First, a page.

Waterbodies in the arctic permafrost zone are considered a major source of the greenhouse gas methane (CH4 ) in addition to CH4 emissions from arctic wetlands. However, the spatio-temporal variability of CH4 fluxes from waterbodies complicates spatial extrapolation of CH4 measurements from single waterbodies. Therefore, their contribution to the CH4 budget of the arctic permafrost zone is not yet well understood. Using the example of two study areas of 1,000 km² each in the Mackenzie Delta, Canada, we approach this issue (i) by analyzing correlations on the landscape scale between numerous waterbodies and CH4 fluxes and (ii) by analyzing the influence of the spatial resolution of CH4 flux data on the detected relationships. A CH4 flux map with a resolution of 100 m was derived from two aircraft eddy-covariance campaigns in the summers of 2012 and 2013. We combined the CH4 flux map with high spatial resolution (2.5 m) waterbody maps from the Permafrost Region Pond and Lake Database and classified the waterbody depth based on Sentinel-1 SAR backscatter data. Subsequently, we reduced the resolution of the CH4 flux map to analyze if different spatial resolutions of CH4 flux data affected the detectability of relationships between waterbody coverage, number, depth, or size and the CH4 flux. We did not find consistent correlations between waterbody characteristics and the CH4 flux in the two study areas across the different resolutions. Our results indicate that waterbodies in permafrost landscapes, even if they seem to be emission hot spots on an individual basis or contain zones of above average emissions, do currently not necessarily translate into significant CH4 emission hot spots on a regional scale, but their role might change in a warmer climate.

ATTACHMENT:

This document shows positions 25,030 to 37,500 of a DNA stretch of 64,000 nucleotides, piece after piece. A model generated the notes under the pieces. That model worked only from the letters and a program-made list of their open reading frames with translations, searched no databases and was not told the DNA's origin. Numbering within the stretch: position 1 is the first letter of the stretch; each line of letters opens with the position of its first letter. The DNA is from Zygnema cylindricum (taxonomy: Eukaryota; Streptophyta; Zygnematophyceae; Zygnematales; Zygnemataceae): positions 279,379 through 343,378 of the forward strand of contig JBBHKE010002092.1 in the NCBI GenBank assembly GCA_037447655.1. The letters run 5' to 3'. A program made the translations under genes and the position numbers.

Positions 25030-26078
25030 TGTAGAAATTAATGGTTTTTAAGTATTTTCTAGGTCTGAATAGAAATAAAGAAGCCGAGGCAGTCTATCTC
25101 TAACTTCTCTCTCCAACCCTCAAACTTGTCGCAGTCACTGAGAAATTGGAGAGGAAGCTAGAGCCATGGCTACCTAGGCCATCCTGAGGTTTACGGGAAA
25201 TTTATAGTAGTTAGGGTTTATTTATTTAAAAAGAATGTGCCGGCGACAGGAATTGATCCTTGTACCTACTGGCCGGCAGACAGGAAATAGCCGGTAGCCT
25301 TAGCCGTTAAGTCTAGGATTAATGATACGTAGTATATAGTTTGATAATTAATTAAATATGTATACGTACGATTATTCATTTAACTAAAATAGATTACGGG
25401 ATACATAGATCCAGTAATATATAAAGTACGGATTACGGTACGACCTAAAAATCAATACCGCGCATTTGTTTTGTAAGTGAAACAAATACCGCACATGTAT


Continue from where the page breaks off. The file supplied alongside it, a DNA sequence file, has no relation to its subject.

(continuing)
Keywords: CH 4; Arctic; Sentinel-1; TerraSAR-X; airborne eddy-covariance; lakes; ponds; remote sensing.
© 2018 John Wiley & Sons Ltd.